# What relative point values of pieces do engines use?

Humans use:

• Pawn = 1
• Knight = 3
• Bishop = 3
• Rook = 5
• Queen = 9.5
• Bishop pair = +0.5

But I would like to know what relative point values do engines use (preferably strong engines, like Stockfish, Houdini, Rybka, Komodo, ...).

If the point value that the engine assign to the pieces depends on the position of the pieces on the board (for example a White Knight on a1 is only worth 2.6 but on e5 it's worth 3.4), than I would like to know the average point values of the pieces.

• I'd quibble with a couple things: your value for the queen (more like 8.5) and generalizing what humans use period. I've spoken with GMs who (in a vacuum) think of rooks as more like 4.5. Jul 29, 2014 at 22:37
• When I learned way back when the books said Q=10 so Q+P = 2 R Dec 16, 2019 at 1:24
• I was taught queen was 9 I think
– qwr
Jun 14, 2021 at 16:01

Rybka/Komodo/Houdini are not open source and their values aren't readily available, but the current strongest conventional engine, Stockfish, uses these values (lines 194-198):

PawnValueMg = 126, PawnValueEg = 208,

KnightValueMg = 781, KnightValueEg = 854,

BishopValueMg = 825, BishopValueEg = 915,

RookValueMg = 1276, RookValueEg = 1380,

QueenValueMg = 2538, QueenValueEg = 2682,

The "Mg" column is value during the mid-game, and the "Eg" column is for the endgame. In units where the value of a pawn is 1:

Middlegame: Knight = 6.198; Bishop = 6.548; Rook = 10.127; Queen = 20.143

Endgame: Knight = 4.106; Bishop = 4.399; Rook = 6.635; Queen = 12.894

As you might guess, these numbers are empirically tuned.

• Finding the "pawn value" where pawn=1 as humans do would improve the answer
– qwr
Jun 14, 2021 at 16:02
• So what is used in the opening?
– qwr
Jun 14, 2021 at 16:03
• @qwr opening uses Mg eval. Jun 14, 2021 at 19:11

These are the values used by Crafty - one of the best open source chess engines.

``````#  define PAWN_VALUE                             100
#  define KNIGHT_VALUE                           325
#  define BISHOP_VALUE                           325
#  define ROOK_VALUE                             500
#  define QUEEN_VALUE                           1050
#  define KING_VALUE                           40000
``````

If you can follow the C code, then you can dig deeper by looking at the the source files that are available.

I have the strong commercial chess engine Shredder Classic 4. When I open up its engine options I get the default strengths of the pieces. Without reading the documentation of this engine it seems that Shredder starts off with the traditional piece values of queen = 9.5 pts, rook = 5 pts and so on. Then there are optional sliders where I could make any type of piece worth more or less. Interestingly the default value for a "bishop pair" can also be increased or decreased by the player.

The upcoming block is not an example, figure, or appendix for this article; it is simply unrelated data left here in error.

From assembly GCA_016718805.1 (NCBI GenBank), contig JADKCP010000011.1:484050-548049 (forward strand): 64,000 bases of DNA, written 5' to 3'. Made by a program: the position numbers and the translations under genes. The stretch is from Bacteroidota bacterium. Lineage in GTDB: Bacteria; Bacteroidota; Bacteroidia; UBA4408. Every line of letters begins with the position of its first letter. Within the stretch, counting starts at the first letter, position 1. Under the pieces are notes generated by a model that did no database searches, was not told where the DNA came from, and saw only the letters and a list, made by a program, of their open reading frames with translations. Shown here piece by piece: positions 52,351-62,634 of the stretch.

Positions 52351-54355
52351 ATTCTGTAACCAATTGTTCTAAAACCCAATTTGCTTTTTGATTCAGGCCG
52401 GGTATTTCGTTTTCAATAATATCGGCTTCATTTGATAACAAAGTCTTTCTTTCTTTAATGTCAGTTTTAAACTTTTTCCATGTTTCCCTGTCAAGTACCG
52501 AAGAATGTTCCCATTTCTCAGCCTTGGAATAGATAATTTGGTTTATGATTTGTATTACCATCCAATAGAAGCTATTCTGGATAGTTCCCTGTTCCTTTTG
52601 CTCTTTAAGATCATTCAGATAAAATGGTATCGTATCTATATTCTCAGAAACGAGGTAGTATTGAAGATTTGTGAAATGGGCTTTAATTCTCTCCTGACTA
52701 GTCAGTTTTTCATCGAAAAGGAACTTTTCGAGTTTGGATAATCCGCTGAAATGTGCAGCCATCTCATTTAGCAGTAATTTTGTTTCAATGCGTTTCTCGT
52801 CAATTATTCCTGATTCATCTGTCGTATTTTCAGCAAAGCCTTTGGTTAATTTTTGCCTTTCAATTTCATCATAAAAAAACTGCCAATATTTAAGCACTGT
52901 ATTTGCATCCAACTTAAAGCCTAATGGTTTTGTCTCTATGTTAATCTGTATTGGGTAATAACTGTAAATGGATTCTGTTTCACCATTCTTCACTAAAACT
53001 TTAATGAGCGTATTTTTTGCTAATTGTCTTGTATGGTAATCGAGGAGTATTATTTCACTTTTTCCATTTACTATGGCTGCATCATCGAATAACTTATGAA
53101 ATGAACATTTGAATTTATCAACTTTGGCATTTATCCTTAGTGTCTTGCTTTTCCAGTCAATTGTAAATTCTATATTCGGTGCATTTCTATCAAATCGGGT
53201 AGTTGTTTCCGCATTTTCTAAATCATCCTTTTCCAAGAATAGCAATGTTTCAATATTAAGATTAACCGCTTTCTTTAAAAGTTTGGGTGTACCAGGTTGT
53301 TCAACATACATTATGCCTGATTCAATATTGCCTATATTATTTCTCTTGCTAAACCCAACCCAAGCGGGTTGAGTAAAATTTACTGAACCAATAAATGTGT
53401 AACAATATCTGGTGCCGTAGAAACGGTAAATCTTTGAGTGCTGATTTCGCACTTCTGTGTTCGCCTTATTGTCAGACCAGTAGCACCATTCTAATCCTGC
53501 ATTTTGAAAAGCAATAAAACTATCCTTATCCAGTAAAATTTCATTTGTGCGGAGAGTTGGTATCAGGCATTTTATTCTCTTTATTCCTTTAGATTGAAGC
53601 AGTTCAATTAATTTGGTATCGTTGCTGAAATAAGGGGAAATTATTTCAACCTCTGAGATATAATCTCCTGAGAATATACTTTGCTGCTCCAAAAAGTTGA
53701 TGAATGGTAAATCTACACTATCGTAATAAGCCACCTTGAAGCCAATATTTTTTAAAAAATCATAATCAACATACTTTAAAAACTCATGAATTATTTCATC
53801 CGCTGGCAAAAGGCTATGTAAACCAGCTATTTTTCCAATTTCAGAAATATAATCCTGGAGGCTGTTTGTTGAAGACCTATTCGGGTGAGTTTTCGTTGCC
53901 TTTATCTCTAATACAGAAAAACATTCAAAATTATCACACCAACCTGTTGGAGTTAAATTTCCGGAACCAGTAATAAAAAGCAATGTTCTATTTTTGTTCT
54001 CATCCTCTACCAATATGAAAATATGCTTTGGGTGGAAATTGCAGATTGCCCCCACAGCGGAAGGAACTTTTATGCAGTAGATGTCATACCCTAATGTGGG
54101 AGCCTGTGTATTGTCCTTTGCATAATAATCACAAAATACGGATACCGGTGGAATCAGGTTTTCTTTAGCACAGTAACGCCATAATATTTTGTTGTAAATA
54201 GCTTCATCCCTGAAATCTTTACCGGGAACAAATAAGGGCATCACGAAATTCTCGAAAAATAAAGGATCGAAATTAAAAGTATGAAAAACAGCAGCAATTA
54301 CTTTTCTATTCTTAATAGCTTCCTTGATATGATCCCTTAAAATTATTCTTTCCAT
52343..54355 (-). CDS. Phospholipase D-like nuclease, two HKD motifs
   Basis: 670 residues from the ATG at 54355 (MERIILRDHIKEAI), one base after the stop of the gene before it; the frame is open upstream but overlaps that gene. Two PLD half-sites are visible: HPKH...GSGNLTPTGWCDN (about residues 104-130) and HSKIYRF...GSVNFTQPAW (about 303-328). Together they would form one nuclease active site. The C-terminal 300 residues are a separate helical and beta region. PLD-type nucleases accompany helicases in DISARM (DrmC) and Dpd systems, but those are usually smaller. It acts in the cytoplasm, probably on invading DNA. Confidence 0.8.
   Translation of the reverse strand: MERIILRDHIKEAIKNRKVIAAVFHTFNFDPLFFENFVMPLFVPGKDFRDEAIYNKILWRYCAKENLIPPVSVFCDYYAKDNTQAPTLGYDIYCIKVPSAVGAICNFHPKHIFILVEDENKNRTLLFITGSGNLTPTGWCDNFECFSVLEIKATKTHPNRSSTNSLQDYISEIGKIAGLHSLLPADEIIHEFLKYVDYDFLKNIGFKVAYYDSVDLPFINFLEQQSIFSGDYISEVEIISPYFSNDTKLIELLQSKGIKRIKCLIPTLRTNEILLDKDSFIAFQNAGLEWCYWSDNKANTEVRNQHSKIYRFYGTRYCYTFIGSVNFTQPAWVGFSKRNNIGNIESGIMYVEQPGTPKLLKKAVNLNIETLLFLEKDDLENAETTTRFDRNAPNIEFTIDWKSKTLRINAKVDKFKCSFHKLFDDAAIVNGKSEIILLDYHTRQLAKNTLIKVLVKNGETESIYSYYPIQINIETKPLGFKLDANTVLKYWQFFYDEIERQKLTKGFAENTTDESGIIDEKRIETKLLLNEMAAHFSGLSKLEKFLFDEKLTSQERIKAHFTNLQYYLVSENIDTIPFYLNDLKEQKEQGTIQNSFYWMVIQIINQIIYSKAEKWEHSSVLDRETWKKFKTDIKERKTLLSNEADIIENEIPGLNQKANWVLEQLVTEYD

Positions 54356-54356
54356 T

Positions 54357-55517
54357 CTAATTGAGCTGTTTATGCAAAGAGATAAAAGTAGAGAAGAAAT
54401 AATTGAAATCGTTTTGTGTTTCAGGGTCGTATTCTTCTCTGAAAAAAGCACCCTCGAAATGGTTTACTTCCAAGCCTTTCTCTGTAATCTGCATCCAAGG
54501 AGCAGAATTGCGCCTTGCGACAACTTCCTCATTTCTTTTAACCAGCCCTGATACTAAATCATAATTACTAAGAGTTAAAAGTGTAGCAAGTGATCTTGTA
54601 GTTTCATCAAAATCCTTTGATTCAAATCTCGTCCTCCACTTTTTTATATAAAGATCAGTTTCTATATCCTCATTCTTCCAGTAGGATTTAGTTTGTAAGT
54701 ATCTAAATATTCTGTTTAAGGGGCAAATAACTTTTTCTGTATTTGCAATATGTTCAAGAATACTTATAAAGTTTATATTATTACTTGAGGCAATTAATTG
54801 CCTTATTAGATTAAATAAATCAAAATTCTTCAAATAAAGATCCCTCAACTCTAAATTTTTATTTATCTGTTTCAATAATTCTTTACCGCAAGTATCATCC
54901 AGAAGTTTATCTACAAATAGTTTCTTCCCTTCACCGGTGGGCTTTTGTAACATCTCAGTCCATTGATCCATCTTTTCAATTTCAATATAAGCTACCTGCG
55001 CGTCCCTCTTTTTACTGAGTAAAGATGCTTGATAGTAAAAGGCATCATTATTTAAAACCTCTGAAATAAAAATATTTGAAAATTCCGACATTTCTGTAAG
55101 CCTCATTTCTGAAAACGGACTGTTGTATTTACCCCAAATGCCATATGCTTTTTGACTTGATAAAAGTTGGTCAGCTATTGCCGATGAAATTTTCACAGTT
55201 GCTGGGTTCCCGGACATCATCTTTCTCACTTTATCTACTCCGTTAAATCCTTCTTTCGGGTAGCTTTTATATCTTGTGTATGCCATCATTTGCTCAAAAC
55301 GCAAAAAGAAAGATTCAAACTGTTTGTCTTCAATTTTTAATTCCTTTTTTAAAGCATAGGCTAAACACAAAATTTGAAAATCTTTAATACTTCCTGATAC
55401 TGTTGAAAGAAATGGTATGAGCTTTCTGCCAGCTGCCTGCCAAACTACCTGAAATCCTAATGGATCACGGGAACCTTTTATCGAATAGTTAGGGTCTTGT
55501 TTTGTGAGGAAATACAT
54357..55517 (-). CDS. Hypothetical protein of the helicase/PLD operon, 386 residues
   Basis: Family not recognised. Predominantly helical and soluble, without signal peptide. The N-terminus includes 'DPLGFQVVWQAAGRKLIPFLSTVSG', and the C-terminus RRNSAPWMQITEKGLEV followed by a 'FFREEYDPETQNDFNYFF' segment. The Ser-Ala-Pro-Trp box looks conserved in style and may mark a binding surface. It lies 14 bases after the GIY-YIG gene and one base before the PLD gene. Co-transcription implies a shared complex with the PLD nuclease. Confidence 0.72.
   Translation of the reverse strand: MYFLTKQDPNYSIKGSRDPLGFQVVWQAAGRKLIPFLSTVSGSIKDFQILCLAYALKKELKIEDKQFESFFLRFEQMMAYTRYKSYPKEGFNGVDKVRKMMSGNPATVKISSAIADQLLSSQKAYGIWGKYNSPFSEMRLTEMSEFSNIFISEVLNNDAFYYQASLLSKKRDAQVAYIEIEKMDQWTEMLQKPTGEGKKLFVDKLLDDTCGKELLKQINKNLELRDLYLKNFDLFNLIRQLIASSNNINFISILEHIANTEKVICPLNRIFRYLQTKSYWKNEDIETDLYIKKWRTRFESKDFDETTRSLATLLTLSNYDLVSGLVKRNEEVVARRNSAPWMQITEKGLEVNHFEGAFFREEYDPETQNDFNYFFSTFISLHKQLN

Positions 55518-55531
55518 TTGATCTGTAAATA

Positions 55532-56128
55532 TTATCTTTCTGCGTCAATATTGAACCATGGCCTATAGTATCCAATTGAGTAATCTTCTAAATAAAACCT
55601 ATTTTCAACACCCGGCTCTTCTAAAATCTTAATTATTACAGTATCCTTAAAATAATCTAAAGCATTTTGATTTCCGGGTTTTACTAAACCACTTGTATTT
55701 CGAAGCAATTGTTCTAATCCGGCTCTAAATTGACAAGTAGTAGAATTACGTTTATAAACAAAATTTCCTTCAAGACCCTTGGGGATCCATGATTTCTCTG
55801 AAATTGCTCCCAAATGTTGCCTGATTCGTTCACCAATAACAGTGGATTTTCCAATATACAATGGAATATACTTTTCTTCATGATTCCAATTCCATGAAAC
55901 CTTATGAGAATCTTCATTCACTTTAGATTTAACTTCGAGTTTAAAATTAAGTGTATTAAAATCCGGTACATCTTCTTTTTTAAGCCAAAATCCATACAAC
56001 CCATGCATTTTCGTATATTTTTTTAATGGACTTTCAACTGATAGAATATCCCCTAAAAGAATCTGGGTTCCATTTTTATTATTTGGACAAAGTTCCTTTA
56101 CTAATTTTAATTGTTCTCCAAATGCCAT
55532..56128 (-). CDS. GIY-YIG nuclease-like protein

This seems to be about the best that I can do with Shredder to try to give an "average" strength of piece valuations.

A really good engine would use variable values depending on the situation and position. With position often counting more for evaluation than mere material although both are important and their weights would change too.

At the gitgo a good start is P=1, N=3, B=3 , R=5, Q=10, K=max value the computer can handle.

• You don't need for the king to have the "max value the computer can handle". For one, you could use arbitrary precision integers, letting it handle arbitrarily large numbers. However, that would not improve the algorithm's performance while decreasing speed substantially. All you have to do is make sure the king is worth more than all pieces summed together. The question also asked about the average values of pieces. It appears they already know piece value can change based on the situation. May 10 at 10:29

In my short book “True Chess:The American Revolution” I demonstrate the values of the pieces. Pawns are worth .942 Knights 2.512 Bishops 4.082 Rooks 4.396 Queens 8.478 the King has a fighting value of 2.512. I also demonstrate this in a YouTube video entitled “Chess is an expression of Pi”. Chess engines often evaluate my positions incorrectly. The first company to use these values will probably create the dominant engine, all other things being equal. Top 99% ranking on Chess.com

• Many top engines are open source. Go ahead and fork it and insert your values and find out the results. I'm guessing programmers have adjusted the values quite a lot in search of better performance, making it doubtful your numbers will be better than something like Stockfish's. May 10 at 10:26